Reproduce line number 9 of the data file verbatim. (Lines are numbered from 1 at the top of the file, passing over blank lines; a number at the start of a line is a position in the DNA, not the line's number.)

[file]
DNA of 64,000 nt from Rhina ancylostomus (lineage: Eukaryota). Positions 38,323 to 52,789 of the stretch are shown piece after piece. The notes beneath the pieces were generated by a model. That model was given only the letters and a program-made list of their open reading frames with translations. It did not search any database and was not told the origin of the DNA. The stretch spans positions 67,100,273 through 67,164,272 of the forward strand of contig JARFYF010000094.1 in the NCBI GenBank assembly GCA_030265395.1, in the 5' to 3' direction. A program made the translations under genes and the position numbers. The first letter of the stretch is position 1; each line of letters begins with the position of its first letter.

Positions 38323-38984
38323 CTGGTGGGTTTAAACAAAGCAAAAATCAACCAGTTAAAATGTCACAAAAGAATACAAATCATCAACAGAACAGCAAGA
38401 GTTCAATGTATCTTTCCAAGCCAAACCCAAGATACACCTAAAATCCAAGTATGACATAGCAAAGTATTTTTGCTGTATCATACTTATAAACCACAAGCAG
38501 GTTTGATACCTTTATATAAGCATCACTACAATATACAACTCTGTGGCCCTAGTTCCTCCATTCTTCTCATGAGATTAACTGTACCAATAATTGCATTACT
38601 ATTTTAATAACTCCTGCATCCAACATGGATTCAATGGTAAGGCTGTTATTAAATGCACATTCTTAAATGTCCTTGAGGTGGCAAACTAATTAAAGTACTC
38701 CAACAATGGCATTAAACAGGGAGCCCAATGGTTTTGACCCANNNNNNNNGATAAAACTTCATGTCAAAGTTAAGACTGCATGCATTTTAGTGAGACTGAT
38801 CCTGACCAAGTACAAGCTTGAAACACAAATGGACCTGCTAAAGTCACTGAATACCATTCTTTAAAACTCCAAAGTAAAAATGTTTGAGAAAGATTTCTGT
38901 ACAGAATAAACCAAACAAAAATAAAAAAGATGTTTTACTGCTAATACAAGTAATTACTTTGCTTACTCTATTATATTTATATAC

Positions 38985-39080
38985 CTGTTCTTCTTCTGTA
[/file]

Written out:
38901 ACAGAATAAACCAAACAAAAATAAAAAAGATGTTTTACTGCTAATACAAGTAATTACTTTGCTTACTCTATTATATTTATATAC